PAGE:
A court has ordered £8,000 compensation to be paid to a Dorset resident who was sold a clocked and misdescribed horsebox van conversion.
Classic Conversions Ltd, based in Nottinghamshire have been given a conditional discharge and ordered to pay compensation and costs for selling a horsebox with a false mileage reading and loading limit.
In autumn last year Susie Huntbach purchased a horsebox Classic Conversions Ltd on ebay to transport two large horses. It was advertised as a 3.5 tonne converted Vauxhall Movano van with a 1,280kg capacity which had travelled 130,000 miles.
They met to take delivery and make payment. It was during this transaction that one of the company’s directors gave her a receipt for £7,995 with the words “SOLD AS SEEN” handwritten on it.
Miss Huntbach found several problems with the van. She contacted Dorset County Council trading standards service after attempts to reach an arrangement with the company had failed.
Officers investigated and found that the vehicle had actually travelled over 190,000 miles and so it been ‘clocked’ by 60,000 miles. Also the payload capacity was only 760kg, over half a tonne less than that advertised. This made the van unusable for Miss Huntbach as her two horses weighed considerably more than this.
On 4 December 2013 at Bournemouth Magistates’ Court, Classic Conversions Ltd of 8 Lawn Court, Carlton-In-Lindrick, Worksop, Nottinghamshire pleaded guilty to four offences of misleading a consumer during the sale of a van converted into a horsebox. The offences related to:
• claiming that the vehicle had travelled 130,000 miles when it had travelled more than 190,000,
• advertising that the vehicle had a payload of 1280kg when in fact the available payload was 760kg,
• claiming that the vehicle was suitable to transport two 16.2 hand horses when it was not and
• attempting to restrict the consumer’s rights by using the statement “SOLD AS SEEN” on an invoice.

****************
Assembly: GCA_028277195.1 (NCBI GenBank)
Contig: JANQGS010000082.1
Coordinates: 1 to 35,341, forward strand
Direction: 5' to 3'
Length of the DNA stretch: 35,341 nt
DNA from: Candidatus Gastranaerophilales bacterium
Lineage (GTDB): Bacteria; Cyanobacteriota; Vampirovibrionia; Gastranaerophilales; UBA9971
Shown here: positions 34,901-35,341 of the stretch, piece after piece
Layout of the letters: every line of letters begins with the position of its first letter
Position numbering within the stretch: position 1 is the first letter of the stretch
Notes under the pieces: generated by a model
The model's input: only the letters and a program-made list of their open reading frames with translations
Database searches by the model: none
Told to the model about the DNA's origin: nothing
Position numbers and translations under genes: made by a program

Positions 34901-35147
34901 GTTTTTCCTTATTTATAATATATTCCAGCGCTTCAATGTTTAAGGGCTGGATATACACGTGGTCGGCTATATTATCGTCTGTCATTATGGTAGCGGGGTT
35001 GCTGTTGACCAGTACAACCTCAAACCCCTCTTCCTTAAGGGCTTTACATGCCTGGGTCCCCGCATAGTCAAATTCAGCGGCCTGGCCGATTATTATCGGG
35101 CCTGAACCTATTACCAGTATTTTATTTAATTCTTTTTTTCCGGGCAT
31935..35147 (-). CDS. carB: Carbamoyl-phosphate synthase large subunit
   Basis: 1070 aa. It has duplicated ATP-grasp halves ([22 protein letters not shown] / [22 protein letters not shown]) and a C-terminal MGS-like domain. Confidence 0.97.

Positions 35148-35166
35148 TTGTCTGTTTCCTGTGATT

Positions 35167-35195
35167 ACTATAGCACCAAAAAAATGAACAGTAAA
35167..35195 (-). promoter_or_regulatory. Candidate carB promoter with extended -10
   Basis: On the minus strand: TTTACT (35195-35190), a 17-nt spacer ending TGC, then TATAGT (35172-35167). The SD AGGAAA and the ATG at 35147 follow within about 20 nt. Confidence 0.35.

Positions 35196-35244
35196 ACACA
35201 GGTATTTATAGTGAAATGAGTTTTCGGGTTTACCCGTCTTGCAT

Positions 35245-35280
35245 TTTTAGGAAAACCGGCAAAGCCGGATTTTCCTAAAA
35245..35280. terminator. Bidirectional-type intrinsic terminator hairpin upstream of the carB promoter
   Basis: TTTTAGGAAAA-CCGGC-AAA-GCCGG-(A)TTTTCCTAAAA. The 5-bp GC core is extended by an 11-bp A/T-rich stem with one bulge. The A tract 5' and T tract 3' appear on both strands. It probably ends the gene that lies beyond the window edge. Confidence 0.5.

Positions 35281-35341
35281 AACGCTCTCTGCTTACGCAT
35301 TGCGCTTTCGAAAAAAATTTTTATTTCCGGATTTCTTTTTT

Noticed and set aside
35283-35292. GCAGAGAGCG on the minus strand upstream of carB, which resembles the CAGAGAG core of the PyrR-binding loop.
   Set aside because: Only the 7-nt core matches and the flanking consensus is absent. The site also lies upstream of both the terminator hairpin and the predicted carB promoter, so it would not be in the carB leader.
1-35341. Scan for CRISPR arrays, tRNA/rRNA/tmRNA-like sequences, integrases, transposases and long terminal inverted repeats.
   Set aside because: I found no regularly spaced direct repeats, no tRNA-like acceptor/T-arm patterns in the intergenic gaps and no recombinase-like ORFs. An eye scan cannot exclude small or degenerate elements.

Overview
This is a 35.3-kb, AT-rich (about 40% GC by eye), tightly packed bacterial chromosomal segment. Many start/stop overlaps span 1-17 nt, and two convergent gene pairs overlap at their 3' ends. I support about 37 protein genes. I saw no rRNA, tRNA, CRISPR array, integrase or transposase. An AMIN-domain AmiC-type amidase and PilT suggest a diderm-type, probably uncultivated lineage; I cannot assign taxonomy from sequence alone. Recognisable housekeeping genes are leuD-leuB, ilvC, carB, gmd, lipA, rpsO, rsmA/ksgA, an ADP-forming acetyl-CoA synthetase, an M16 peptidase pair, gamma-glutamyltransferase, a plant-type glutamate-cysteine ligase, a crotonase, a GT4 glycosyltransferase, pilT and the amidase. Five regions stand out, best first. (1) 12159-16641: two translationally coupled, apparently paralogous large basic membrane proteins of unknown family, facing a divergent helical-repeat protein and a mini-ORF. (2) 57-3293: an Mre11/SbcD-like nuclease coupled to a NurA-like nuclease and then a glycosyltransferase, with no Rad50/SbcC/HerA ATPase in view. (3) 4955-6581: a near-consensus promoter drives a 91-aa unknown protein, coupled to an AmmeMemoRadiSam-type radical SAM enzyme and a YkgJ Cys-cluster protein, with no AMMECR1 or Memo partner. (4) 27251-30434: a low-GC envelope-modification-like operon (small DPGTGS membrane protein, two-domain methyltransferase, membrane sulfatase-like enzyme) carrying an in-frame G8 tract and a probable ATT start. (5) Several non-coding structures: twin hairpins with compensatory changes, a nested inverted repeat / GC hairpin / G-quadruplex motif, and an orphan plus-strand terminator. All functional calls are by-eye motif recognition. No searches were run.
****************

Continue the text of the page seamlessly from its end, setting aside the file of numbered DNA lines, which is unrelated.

The court heard that the company had not checked the mileage or the weight of the vehicle through a lack of experience in this field rather than any deliberate act on their part.
The company was given a two year conditional discharge, and ordered to pay compensation to the victim of £8,260 and costs to the County Council of £2,079.
Neil Martin, principal trading standards officer for Dorset County Council, said, “We are pleased that the courts acknowledged that this was a serious matter. Such vans are popular because they can generally be driven on an ordinary driving licence and there is no requirement to have a tachograph.
“Even if there had been no other problems with the vehicle apart from the misdescribed capacity, if Miss Huntbach had been driving the van with two horses on board, the vehicle would have been significantly overloaded which may have been a safety issue.
“I would urge consumers buying such vehicles to take extreme care. Ask the seller for the unladen weight of the converted van before committing to the purchase and as with all vehicle purchases take care to investigate the history of the vehicle through the various companies that offer these services.”